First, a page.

Plant a tree, save a life

Air pollution is a serious problem in the United States. As a young child growing up in suburban Los Angeles, I remember days in which we were not allowed to play outside because of the air quality. Kids in other states had snow days, or so I was led to believe, but we had smog days.

LA is doing better now. We don’t have smog days anymore. But air pollution still causes quite a bit of problems, both for public health as well as for the cost of health care. It’s been implicated in diseases like bronchitis, asthma, and other respiratory conditions. It impacts the cardiac, vascular, and even neurological systems. It leads to emergency room visits, hospital admissions, and sometimes mortality. Kids miss school, adults miss work. Thankfully, we have trees. It is not an exaggeration to say that trees save both lives and money. That’s because they scrub the air of pollution.

The Clean Air Act required the U.S. Environmental Protection Agency to set air quality standards for six “criteria pollutants” that are both common throughout the country and detrimental to human health and welfare: carbon monoxide, nitrogen dioxide, ozone, lead, sulfur dioxide, and particular matter, which includes tiny little bits of stuff less than 2.5 microns in diameter. In 2005, particulate matter was implicated in some 130,000 deaths, and 4700 were related to ozone.

But the truth is, those numbers could have been much worse if not for the trees. That’s according to a new study by U.S. Forest Service researcher David J. Nowak and colleagues, published this week in the journal Environmental Pollution.

Trees remove air pollution in two ways. Some pollutants get stuck to the plant surface itself. That’s just a temporary removal, as wind can shake the pollutants back into the air, and rain can wash it down into the soil. The primary way in which trees remove pollution is by sucking up the gases through tiny openings on leaves called stomata, which literally means “mouths.” That’s especially true for ozone, sulfur dioxide, and nitrogen dioxide.

In the current study, Nowak’s team set out to determine what the health impacts and economic benefits are of air pollution removal by trees in the continental United States. Using public records available for 2010, the researchers determined that trees and forests removed more than 17 million metric tons of pollution from the air that year. In terms of saved health care expenses, that is associated with a value of $6.8 billion dollars.

pollution map Plant a tree, save a life

Estimated removal of air pollutants for each US county in 2010.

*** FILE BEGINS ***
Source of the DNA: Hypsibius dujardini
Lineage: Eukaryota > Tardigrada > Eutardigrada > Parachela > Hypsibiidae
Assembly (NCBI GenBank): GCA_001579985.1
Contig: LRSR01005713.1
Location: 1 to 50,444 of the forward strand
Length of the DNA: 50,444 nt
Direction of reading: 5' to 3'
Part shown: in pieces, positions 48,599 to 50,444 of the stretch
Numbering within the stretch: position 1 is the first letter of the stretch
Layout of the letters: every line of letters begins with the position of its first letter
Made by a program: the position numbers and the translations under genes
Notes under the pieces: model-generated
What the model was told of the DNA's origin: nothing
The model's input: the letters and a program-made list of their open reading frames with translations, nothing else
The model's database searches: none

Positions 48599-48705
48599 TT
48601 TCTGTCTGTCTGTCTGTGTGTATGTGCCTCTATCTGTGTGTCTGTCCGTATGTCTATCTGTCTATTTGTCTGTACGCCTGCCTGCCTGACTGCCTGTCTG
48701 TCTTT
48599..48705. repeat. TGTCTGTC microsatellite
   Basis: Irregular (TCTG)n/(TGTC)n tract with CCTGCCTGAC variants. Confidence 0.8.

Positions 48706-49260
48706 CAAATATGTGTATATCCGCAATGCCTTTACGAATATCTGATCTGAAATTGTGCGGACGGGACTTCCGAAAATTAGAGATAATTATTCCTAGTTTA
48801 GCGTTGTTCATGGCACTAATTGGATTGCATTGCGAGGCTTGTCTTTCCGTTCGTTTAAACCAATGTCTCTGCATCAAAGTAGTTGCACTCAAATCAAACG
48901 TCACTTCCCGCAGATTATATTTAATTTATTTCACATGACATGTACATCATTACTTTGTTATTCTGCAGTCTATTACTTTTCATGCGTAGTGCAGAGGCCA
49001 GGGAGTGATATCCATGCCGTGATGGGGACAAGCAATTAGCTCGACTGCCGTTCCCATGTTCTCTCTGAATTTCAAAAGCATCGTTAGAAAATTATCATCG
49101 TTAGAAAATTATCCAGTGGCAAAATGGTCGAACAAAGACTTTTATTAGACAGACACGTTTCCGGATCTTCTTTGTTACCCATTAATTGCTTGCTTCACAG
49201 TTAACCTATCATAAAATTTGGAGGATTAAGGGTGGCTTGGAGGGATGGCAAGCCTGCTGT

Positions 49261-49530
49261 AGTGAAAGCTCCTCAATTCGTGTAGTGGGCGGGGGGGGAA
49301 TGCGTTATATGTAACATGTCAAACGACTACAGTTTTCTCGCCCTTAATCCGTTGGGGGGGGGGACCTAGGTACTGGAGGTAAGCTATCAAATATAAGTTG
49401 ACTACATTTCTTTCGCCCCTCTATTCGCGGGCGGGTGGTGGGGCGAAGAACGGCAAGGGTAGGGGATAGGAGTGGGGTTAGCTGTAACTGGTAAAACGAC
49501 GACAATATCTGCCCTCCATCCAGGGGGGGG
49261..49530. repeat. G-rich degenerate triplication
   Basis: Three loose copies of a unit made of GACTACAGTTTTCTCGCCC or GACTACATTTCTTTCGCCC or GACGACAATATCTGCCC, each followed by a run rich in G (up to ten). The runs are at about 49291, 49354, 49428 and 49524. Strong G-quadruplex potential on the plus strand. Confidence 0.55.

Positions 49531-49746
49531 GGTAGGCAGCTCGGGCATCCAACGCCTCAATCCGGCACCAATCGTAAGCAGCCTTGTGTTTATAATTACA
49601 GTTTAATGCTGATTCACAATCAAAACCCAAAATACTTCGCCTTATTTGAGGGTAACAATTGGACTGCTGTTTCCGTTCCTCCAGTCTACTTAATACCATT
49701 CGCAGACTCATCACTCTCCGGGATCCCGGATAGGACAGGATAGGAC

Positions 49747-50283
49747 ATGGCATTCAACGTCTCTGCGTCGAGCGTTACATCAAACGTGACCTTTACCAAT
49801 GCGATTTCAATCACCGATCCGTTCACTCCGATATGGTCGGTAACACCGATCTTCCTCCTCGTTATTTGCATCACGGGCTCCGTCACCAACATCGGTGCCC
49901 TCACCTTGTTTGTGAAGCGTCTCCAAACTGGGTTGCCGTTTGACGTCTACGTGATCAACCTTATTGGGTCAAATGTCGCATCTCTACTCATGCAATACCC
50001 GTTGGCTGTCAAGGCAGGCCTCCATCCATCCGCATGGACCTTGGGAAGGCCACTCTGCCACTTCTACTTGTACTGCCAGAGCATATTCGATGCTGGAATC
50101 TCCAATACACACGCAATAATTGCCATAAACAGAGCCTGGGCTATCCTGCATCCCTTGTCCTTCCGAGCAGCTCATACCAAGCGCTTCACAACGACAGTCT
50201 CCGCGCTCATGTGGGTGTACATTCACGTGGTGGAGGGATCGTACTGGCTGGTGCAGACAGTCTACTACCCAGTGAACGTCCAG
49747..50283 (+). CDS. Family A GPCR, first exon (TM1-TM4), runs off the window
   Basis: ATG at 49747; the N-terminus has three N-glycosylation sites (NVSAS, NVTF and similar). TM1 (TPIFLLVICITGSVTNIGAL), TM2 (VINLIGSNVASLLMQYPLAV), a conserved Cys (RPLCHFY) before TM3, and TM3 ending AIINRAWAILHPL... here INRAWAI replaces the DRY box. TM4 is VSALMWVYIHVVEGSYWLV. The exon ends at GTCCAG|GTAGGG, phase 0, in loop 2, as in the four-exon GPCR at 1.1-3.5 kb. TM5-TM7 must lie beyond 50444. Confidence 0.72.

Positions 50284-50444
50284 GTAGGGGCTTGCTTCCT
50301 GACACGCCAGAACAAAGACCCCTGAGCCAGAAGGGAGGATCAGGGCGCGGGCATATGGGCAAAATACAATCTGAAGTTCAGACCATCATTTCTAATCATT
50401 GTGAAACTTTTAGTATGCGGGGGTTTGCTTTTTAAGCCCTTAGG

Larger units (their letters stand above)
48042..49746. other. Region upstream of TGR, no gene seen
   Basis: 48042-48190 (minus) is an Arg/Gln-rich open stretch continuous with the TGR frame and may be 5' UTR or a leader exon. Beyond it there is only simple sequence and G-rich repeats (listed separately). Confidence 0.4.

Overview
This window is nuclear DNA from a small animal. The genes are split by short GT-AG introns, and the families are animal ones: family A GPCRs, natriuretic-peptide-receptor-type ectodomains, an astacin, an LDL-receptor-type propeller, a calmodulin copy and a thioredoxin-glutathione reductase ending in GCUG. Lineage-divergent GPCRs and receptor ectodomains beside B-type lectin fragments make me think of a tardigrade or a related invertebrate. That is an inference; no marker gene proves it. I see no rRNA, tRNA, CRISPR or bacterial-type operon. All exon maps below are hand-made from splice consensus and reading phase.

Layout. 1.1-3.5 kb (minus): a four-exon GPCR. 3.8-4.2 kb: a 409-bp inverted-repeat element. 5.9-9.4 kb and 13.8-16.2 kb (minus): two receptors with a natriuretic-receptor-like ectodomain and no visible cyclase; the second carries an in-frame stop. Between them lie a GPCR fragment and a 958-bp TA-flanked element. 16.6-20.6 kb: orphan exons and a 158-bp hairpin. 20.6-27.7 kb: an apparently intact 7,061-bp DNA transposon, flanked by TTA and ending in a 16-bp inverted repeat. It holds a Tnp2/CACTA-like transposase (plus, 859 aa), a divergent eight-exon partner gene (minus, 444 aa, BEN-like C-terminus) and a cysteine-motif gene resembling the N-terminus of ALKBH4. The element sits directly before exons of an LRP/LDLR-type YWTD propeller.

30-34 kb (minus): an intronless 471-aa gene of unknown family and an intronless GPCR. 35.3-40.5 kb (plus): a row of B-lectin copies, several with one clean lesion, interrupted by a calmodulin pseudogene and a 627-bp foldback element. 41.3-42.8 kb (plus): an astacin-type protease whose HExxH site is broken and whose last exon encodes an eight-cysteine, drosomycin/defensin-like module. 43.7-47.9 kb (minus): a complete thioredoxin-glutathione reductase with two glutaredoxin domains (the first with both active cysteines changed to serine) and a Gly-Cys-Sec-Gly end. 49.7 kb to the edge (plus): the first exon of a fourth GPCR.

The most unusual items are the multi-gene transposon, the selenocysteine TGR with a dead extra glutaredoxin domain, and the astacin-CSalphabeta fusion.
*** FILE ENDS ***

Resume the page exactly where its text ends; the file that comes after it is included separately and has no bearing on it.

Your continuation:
More than 96% of pollution removal due to trees occurred on rural land, simply because most of the United States is classified as rural. However, the health effects were more heavily weighted in urban areas – more than 68% – simply because more people live in cities. Therefore, Novak concludes, “in terms of impacts on human health, trees in urban areas are substantially more important than rural trees due to their proximity to people. The greatest monetary values are derived in areas with the greatest population density,” like Manhattan.

It’s worth pointing out that the reason that cities are weighted so heavily is that Novak’s analysis reflected the EPA’s “primary quality standards,” which are aimed at human health. If he also considered the EPA’s secondary standards, which describe protections for animals, crops, vegetation, and buildings, then the relative value of rural trees would certainly increase.

Taken together, the pattern is very straightforward: “the greater the tree cover, the greater the pollution removal; and the greater the removal and population density, the greater the value.” Of course, trees also benefit human welfare in other ways. They reduce air temperatures, for example, which can in turn reduce the need for air conditioning.

And here’s the kicker: the 17 million tons of pollution removed by trees, and the associated $6.8 billion dollars saved, represents less than one percent of the pollution swirling around our air. Imagine how much healthier and richer we could all be if we simply planted more trees in our cities. – Jason G. Goldman | 01 August 2014

Source: Nowak D.J., et al. 2014. Tree and forest effects on air quality and human health in the United States, Environmental Pollution, 193 119-129. DOI: http://dx.doi.org/10.1016/j.envpol.2014.05.028

Header image: shutterstock.com

email-signup-header

Recommended

2 Comments

  • Garry Rogers August 3, 2014 at 6:14 pm

    Very good article. Of course, in the Southwest we can’t plant more trees because the supply of water is dwindling. Over the past year, I’ve had to turn six large native cottonwood trees into wildlife woodpiles. Cottonwoods are phreatophytes whose roots draw on groundwater. If nearby wells withdraw so much groundwater that the water level sinks below the reach of the roots, the trees will die. The demand for groundwater where I live is growing along with the local population. More trees are dying and will have to be cut this winter.

    Reply

  • Gordon Garrison August 6, 2014 at 7:57 am

    Interesting article that leads to some questions. How much of the pollutants mention do corn-soy crops grown in Midwest remove? Is the difference related to the longer term storage that trees give? Does this relate to the value of permaculture over seasonal crops?

    Reply

Leave a Comment

Like-what-you're-reading-Donate2